'Flash!' Winter 2017

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Status: Finished  |  Genre: Flash Fiction  |  House: The Imaginarium


A short story inspired by the December Picture Prompt 3, written by Imaginarium House member, Sue Harris https://www.booksie.com/users/sue-harris-189638

Chapter 32 (v.1) - Noel

Submitted: December 18, 2017

Reads: 87

Comments: 1

A A A | A A A

Submitted: December 18, 2017

A A A

A A A

NOEL written by Sue Harris.

I am cold and soaking wet as I clamber up the muddy bank, leaving the dank, stagnant water behind me. My brothers and sisters have all drowned, but I somehow managed to scratch my way out of the sack we found ourselves in, after being plunged into the freezing cold, stinking water.

At the top of the bank there is a path beyond which is a hedgerow of bushes. I pause to catch my breath realising I am not only saturated, but weak with hunger. I hunker down in the grass close to the hedgerow, and look around me. A fox darts by on its nightly prowl for food; luckily it doesn’t notice me and soon disappears into the darkness. I heave a sigh of relief.

Through a gap in the hedgerow I notice a glimmer of light and, with no other options available to me, decide to make my way towards it
.
In the distance, I can now see a row of houses, where the glow of welcoming lights shine through draped windows. I imagine cosy fires, lucky pets curled up inside comfy beds, snoring contentedly with their bellies full, courtesy of their caring owners. I feel a rush of envy… maybe my brothers and sisters were the lucky ones, at least their end was quick.
I shake off feelings of self-pity and, with a mighty effort, continue on my journey. As I get near to the houses, I manage to scramble to the top of a high fence and then hop on to a handy shed roof in the garden of one of the houses.

Sneaking over to the garbage bin, I search for scraps of food, but find nothing. My tummy growls… oh what I would give for a nice bowl of creamy milk. From my hiding place among the shrubs, I spot some scraps of bread intended for the birds and, although not ideal, help myself to the discarded crusts.

I must have fallen to sleep, because I suddenly become aware of someone shouting Ho, Ho, Ho. I look up to see a fat guy with a long white beard dressed up in a red suit, a white heaving sack over his shoulder. He was acting kind of strange, shaking some sort of white powder all over the ground and making a determined effort to leave a clear trail of imprints from his big black boots, before going through a back door and into the house.

The door was slightly ajar so, feeling intrigued, I follow him inside. I watched as he gulped down a small measure of amber liquid from a glass on the kitchen counter, then bit into a small solitary pie left on a plate beside the glass.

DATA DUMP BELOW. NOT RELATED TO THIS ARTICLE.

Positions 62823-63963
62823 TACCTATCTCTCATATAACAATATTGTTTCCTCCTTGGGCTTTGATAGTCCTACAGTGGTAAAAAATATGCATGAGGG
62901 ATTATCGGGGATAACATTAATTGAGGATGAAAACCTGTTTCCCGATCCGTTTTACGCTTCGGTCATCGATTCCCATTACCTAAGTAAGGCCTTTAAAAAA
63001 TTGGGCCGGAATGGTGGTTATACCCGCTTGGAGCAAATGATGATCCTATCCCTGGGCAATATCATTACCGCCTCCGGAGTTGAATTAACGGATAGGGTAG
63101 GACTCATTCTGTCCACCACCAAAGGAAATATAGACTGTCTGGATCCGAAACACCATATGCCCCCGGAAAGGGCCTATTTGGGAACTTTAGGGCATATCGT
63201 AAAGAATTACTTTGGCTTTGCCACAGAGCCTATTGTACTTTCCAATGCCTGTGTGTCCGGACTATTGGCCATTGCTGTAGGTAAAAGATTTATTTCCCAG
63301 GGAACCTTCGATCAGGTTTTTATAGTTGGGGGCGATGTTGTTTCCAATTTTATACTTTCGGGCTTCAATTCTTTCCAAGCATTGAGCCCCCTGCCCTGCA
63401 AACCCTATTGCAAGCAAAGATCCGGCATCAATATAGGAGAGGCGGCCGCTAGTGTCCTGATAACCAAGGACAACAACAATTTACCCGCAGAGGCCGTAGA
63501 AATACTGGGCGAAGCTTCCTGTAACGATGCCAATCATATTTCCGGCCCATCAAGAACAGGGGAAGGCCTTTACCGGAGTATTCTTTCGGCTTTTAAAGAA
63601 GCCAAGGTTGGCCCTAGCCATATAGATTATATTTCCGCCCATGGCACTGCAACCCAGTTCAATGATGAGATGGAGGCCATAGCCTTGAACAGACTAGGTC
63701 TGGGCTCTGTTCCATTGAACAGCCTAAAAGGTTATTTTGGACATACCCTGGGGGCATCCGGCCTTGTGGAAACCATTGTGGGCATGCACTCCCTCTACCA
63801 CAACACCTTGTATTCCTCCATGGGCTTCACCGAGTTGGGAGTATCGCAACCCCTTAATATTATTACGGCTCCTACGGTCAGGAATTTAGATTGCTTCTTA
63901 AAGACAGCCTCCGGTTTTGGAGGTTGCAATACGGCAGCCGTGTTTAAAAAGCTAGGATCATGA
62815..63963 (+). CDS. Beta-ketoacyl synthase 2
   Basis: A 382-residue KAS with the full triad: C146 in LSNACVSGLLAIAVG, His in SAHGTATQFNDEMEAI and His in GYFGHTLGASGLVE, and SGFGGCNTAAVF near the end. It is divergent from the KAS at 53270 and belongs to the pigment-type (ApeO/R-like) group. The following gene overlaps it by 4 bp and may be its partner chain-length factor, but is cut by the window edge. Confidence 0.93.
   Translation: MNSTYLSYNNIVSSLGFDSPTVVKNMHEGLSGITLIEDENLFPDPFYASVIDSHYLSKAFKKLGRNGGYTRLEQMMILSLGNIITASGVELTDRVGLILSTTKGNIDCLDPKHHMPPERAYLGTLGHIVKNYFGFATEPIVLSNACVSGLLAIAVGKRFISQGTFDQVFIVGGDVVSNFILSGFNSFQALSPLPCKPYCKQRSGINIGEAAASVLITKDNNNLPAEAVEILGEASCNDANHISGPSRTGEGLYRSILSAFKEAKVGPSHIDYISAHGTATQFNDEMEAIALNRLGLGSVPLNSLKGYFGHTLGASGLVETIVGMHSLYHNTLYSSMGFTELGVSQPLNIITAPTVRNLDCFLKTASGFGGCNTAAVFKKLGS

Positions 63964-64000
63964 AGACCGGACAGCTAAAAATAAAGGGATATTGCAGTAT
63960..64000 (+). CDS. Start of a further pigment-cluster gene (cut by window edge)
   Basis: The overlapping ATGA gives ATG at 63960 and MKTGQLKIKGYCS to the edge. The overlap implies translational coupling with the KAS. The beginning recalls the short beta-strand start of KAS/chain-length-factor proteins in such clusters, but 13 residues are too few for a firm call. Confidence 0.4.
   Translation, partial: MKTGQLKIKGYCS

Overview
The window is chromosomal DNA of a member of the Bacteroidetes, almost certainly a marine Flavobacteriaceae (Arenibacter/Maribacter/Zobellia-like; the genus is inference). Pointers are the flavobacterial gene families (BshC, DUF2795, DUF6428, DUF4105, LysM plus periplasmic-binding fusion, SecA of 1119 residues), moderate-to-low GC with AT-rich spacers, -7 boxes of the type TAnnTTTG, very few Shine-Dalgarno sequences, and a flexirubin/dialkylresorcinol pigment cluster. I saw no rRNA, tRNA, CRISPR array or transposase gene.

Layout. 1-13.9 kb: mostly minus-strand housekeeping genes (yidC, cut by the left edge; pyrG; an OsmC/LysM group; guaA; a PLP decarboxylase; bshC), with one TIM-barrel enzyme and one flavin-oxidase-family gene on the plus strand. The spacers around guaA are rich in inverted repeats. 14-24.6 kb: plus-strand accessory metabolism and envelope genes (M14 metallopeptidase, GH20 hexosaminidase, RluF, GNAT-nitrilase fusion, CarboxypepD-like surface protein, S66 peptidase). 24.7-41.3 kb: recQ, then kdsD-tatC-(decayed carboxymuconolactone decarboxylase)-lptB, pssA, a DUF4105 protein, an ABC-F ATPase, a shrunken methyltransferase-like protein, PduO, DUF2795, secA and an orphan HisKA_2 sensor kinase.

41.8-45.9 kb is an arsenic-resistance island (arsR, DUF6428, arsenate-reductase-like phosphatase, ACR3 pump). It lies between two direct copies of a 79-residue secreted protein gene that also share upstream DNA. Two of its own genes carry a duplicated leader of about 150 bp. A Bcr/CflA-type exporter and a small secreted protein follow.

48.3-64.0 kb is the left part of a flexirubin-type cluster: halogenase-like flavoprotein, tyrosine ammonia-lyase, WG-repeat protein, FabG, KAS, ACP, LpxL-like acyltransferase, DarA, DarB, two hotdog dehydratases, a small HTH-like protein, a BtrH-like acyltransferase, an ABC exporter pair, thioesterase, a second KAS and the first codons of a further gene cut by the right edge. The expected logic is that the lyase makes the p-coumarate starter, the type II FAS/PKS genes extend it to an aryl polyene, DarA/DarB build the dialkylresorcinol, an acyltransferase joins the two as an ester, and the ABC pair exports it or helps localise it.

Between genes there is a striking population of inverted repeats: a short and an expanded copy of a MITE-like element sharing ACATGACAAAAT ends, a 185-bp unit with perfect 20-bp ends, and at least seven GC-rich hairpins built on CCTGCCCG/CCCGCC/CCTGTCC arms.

I hear a whispered female voice. “If you’re all done I’ll take a photo before we go up.”
I hear some hushed laughter, before the main light is extinguished. “Did you lock the utility door?” the whispered voice asks
.
“You better check,” says the fat guy in the red suit.

I crouch down behind a basket piled high with clothes, and watch as the fat guy’s accomplice locks the door.

Grasping the opportunity I dart into a room off the hallway where I see the strangest sight… a tree growing in the corner of the room, glass balls the colour of vivid flowers, hanging from its branches. I find the warmth of the room inviting, so I hide myself amongst the thick foliage of the tree where I can dry out unnoticed until first morning light, when I will be on my way.

I am woken from my slumber to cries of… “he’s been, he’s been.” The childish exclamations are coming from an upstairs room.

“Chloe, go back to sleep, its four thirty,” Came an annoyed reply.

“But he’s been, and I want to open my presents.”

“Just go back to bed, it too early.”

All goes quiet, so I curl up again, luxuriating in the comfort of my tree house. About an hour later, a little girl peers round the door holding a teddy bear in one hand and a doll in the other. Her yawning parents slump down on a settee, their hands wrapped around steaming mugs.

Suddenly the tree I am hiding in lights up in a blaze of colour. I blink, dazzled by the fluorescence.

The child stands gazing up at me. “Look Daddy, Santa left me a kitten as well. He hid it in the Christmas tree as a surprise and it’s really cute.”

Two sets of curious eyes suddenly meet mine.

“What the Fu..”

“Adam, watch your language,” the child’s mother interrupts. I find myself being carefully lifted out of the tree. “I wonder how it got in,” she says, her kind eyes curious. I purr and snuggle into her warm, soft lap.

“What are we going to call it?” the child asks.

“Chloe, I’m sorry but there’s no way…”

“Adam stop, just look at it… no him… he’s such a beautiful kitten. Chloe’s right, Santa left him for us as a special family Christmas present,” the child’s mother insists. I notice how she winks at the child’s father, as if in some sort of conspiracy. I also notice a look of defeat and acceptance in his eyes.

“Can I hold him?” the child asks.

“Yes, but be very gentle with him.”

As the child hugs me to her, burying her small face in my fur, I realise in that instant I’ve had the good fortune to find my forever home.

A few moments later, the child’s mother places a dish of creamy milk on the floor. “As he was given to us as a Christmas present, I think we should call him Noel.”

As I lap up the warm milk, a feeling of great happiness and sense of belonging courses through me.

“I am home!”



 

 


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